The Nigerian Dream: being successful in Enugu

Fashion designer and shop owner Oge, sided by Mirjam and Inge.

Fashion designer and shop owner Oge, sided by Mirjam and Inge.

Traveling in Nigeria, meeting people with Inge Ligtvoet, PhD student in the research programme Connecting in Times of Duress.

Nigeria has lots of oil, but access to water and electricity is a serious problem. Generators are polluting the public space, creating dusty air and a noisy environment. Here one could easily forget what it is to be in silence. But Nigerians have to endure more, due to increasing levels of ‘insecurity’. Criminality, now combined with Boko Haram threats and the 2015 election tensions, feed into a general emotion of insecurity. That emotion is exacerbated by a lack of general trust in the government’s intentions to take care of the people, as they are too busy enriching themselves following rules of corruption. Although nothing might actually happen and life is relatively calm, this discourse dominates the attitude and action in daily life. Remarkable is the absence of night life for the commoner. Many people rather go home around 10 pm or even earlier, except during holidays or on special occasions. Nevertheless, the number of cars, the shopping malls and the festivities do show that Nigeria is a relatively rich country, with a substantial middle class. The advertisements in the streets all cry out the better life, a life of well-being, good food and good cars. And indeed, things do work: taxis function and are well controlled, communication infrastructure is very good, and cheap. Universities and schools keep up high standards. As a young lady commented when we were discussing the situation in the neighbouring countries: ‘No no, life is ok in Nigeria, except for this “insecurity”’. Energy through generators has become the norm, but only for those who can afford the 97 naira per liter for fuel. Acceptance is smoothened by the deep religiosity of most Nigerians. Religion and churches or mosques are such an indispensable part of life here. Their adagio: work hard and trust God, and you will succeed in life. Which translates very well into the general ‘religious’ sigh of the people in the south of Nigeria: ‘It is well’.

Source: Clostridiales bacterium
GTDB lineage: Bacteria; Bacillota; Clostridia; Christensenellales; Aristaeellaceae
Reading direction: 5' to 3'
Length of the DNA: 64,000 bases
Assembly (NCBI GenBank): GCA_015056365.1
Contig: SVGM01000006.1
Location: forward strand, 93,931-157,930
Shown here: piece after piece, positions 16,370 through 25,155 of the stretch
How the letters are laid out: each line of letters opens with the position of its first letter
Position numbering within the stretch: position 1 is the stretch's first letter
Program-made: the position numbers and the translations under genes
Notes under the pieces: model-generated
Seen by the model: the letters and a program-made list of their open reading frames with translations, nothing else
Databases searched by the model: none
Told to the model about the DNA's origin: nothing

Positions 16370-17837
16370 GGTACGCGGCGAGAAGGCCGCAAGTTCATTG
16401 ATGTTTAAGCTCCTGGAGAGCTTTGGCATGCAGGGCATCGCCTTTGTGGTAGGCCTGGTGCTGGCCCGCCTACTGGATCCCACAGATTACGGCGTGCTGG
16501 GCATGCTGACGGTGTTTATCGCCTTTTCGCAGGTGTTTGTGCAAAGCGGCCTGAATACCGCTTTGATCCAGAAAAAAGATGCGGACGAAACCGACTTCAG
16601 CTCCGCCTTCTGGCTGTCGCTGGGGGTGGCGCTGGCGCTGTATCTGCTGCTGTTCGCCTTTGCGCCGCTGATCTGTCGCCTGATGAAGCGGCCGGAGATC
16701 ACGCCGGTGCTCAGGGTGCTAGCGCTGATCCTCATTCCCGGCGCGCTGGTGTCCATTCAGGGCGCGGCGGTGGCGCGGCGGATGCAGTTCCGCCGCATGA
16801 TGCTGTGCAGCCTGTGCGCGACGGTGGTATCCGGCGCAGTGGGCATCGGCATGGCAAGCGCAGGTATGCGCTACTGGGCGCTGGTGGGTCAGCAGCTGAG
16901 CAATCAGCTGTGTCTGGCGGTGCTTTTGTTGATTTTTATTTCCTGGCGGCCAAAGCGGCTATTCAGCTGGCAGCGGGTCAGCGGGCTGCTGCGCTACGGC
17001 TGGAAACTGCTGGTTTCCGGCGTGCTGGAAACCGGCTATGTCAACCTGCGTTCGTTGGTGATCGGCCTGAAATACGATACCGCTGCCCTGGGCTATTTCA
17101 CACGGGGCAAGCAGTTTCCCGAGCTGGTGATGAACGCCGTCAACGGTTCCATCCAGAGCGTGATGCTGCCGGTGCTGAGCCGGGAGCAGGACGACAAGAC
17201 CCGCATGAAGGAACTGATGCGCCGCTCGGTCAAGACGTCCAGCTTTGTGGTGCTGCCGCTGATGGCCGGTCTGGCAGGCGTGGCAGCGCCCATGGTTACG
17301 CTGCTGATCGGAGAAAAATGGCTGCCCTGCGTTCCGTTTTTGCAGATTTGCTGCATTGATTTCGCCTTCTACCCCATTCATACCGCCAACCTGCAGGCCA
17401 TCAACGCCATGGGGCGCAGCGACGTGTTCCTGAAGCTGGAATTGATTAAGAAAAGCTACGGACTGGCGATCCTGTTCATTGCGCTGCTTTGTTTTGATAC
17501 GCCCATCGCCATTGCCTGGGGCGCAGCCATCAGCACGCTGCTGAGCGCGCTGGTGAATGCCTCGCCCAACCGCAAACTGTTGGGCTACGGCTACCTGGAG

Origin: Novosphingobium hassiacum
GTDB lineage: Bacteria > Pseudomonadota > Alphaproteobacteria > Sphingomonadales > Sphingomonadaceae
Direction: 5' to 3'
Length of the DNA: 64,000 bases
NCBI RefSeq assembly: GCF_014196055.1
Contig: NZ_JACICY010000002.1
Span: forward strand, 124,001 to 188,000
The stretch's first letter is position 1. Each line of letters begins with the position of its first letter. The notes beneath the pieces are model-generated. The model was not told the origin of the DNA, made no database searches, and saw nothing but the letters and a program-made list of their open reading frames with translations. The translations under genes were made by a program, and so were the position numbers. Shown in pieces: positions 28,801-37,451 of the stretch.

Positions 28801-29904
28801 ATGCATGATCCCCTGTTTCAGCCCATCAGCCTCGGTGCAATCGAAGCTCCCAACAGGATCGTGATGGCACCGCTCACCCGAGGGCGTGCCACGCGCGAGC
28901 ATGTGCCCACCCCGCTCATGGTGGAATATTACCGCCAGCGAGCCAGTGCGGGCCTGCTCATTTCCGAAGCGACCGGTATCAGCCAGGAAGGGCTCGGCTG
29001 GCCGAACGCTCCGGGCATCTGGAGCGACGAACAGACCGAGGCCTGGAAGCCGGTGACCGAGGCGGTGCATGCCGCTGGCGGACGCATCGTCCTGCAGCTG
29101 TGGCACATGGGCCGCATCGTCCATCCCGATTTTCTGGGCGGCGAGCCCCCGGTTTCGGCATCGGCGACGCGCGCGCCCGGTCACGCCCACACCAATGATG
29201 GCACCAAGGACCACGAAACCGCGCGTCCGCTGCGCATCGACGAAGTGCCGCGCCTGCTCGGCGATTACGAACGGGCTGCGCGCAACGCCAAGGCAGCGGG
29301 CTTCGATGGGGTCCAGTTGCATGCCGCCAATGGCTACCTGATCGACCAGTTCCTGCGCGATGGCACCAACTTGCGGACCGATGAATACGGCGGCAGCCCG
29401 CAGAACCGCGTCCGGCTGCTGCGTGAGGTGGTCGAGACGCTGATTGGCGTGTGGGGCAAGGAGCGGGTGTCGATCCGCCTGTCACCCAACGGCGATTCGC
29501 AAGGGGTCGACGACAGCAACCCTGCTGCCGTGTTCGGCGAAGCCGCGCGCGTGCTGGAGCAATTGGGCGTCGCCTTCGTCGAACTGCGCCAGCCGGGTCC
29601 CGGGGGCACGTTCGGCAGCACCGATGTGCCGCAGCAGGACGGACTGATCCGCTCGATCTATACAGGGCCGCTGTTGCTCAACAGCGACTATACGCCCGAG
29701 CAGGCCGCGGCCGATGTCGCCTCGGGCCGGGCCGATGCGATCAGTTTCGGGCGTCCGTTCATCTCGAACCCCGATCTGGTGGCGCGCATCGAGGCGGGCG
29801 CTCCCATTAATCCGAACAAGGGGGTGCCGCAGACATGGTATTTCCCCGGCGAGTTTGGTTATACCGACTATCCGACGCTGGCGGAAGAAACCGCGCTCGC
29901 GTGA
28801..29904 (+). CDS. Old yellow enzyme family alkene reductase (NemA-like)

The shopping mall.

The shopping mall.

The Nigerian Dream